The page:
Many Shakespearean comedies can be turned into a farce, and the cast can get away with it. A few of his plays are even considered to be better when performed as farces. Two Gentlemen of Verona, Comedy of Errors and Love's Labour's Lost are some of these. As You Like It has sometimes been played as a farce. It isn't one of the standout, 'made to be' farces, but it's well performed as a farce as well as a serious comedy. But its ‘sister’ play, Twelfth Night, is somewhat more serious. There are people who are wronged, disheveled and mentally tortured to a level beyond comic playfulness. Malvolio and Sir Aguecheek are not playfully made fun of, like Audrey or Silvius. They are really taken advantage of to a point where the entire play becomes bittersweet. In fact, Twelfth Night is highly revered, almost because it has many more layers than the simple comedy it first appears to be. The real strength that this play has is that to really understand it, you need to see it many times.

                         Yellow Stocking Clad Malvoilo and Olivia
This play was directed in a less serious manner than many others. Rose petals rained from the ceiling when Orsino, Olivia and Viola fell in love. Soppy music and very odd panels with roses painted on them were also added to the mix. Most lines were delivered with skips, jumps or affectionate gestures. It was as if the whole thing had a bow tied on it. This worked extremely well for the first comic scenes with Toby, Aguecheek, Maria, Fabian and Feste. When Toby and Aguecheek would tell jokes or trip and fall, the comic side of the play was really brought out by the effects and sounds. But in scenes with Viola, Malvolio and Olivia, it took away from the deeper meanings. Even the simple messages the play gives like 'don't judge a book by its cover' and 'analize the situation before you act' were muddled to a point where they were unrecognizable.

Viola and Orsino made a picture-perfect couple, playing the characters to fit like puzzle pieces.  Even when Viola was disguised as Cesario, she and Orsino seemed to bond. He often affectionatly put his hand on her shoulder or hugged her. Viola often screamed at the audience. instead of switching personalities in her solo monolauges where she admitted her love of Orsino, she did the entire part with the same attitude and traits. She seemed to have only one level of emotion and physicality, as opposed to the genius heartbroken turned lover that the bard created. Olivia was very dramatic. She changed her dress for almost every scene, and rolled all over. She shamlessly forgot her maiden restraint. This side of the character fit the production well.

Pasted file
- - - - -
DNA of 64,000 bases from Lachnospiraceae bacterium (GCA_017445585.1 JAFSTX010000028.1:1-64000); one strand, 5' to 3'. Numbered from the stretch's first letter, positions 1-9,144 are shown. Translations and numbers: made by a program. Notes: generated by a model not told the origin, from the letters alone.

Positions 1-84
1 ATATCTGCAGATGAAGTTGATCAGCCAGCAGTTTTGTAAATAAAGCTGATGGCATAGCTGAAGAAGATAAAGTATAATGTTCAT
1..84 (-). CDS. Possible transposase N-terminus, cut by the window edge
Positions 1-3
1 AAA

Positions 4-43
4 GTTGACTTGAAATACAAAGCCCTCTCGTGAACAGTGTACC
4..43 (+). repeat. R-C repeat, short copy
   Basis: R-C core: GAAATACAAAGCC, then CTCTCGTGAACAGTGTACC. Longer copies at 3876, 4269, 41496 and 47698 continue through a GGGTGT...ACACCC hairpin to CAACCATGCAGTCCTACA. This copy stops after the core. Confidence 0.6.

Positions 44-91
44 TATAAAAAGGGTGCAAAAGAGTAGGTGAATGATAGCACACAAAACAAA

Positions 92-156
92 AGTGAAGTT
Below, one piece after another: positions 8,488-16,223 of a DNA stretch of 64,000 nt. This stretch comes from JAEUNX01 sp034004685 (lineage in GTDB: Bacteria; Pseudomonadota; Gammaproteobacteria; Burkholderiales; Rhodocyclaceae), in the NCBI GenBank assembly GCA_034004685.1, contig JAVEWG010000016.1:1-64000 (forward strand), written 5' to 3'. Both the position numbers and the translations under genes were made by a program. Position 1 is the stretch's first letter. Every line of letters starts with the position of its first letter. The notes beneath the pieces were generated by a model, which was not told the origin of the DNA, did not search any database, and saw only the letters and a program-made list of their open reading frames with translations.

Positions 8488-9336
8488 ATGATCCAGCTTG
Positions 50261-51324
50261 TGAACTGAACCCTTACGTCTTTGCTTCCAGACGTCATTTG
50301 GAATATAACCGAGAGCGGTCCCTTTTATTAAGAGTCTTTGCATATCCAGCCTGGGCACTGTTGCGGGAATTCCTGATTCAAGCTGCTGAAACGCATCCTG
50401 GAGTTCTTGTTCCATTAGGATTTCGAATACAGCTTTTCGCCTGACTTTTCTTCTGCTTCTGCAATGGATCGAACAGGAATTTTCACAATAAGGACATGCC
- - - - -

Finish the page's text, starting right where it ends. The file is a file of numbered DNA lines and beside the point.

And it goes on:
Viola and Feste

What the production really benefitted from was the Aguecheek-Toby relationship. Aguecheek treated Toby like a brother in body language as well as vocally. Toby physically scorned him while vocally praising him. Fabian was physically on Toby’s side. Feste ended up playing them all with his mock-beggary. He had very many levels. He was a genius, knowing he wasn't a funny fool. His smart, double-headed humor was perfectly matched with his brilliant but sorrowful monologues. Maria was homely and endearing until she took part in the destruction of Malvolio. And he who was wronged the worst was also the most comical in the scene with his yellow stockings. Malvolio almost stepped out of character to be funny. Almost.

Feste and Fabian persuade Sir Aguecheek

Sunday, September 5, 2010

The Tempest, Stratford Shakespeare Festival, Ontario Canada (2 September 2010)

Christopher Plummer can act. Is there any doubt about it? If there is, two words: Last Station. But did you know he’s also one of the stage’s most prominent actors? He has credits from all over the UK, Canada and US. He has played everything from King Lear to Richard III. He has also written a book. At 81, he is still able put on a show. In Ontario he is currently playing Prospero in The Tempest.  He brings many things to his show, but he doesn’t make it a one-man show. He shares the spotlight with fellow actors. Even in scenes with Miranda alone, he sits behind her and doesn’t do anything too showy.

What really makes him amazing is that he can act without any strain. His face isn’t contorted but he still conveys emotions. When he first caught Miranda and Ferdinand together, he looked old and weary without frowning. In his conversations with Ariel he conveyed deep affection without smiling. And with Caliban he showed hatred and disgust without sneering. Ariel was played by a small woman and painted completely blue. She played the mischievous creature to be a bubbling sprite.  Caliban also had an elaborate costume. He had many costumes and a snaky tail. The production had fantastic costumes and effects. Tickets go fast, so don’t miss Christopher Plummer’s The Tempest.

Saturday, September 4, 2010

Two Gentlemen of Verona, Stratford, Ontario, CANADA. Stratford Shakespeare Festival, 9/3/2010 
                              Lance and Silvia